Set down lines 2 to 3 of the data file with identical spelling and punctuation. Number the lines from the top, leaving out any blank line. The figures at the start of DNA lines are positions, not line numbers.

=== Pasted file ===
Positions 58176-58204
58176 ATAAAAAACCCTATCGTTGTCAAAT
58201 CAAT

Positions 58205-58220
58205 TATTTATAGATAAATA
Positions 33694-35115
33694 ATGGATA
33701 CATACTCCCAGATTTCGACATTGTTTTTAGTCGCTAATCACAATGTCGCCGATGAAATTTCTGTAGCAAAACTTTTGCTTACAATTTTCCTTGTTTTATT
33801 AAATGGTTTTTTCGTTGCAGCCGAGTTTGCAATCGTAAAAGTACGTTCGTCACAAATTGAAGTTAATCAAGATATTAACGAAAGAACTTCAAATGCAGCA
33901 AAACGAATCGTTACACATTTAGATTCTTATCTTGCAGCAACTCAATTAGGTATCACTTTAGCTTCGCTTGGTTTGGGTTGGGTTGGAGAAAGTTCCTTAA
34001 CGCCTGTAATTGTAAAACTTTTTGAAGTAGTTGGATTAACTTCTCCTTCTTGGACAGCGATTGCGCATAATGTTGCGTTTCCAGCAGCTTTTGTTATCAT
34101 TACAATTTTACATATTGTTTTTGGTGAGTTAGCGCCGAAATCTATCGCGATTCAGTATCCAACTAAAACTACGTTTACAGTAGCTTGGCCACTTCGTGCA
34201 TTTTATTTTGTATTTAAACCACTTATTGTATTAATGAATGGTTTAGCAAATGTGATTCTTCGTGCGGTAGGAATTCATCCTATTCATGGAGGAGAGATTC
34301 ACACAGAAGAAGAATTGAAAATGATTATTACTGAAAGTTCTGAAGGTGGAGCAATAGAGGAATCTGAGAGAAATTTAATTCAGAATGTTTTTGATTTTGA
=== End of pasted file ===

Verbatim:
58176 ATAAAAAACCCTATCGTTGTCAAAT
58201 CAAT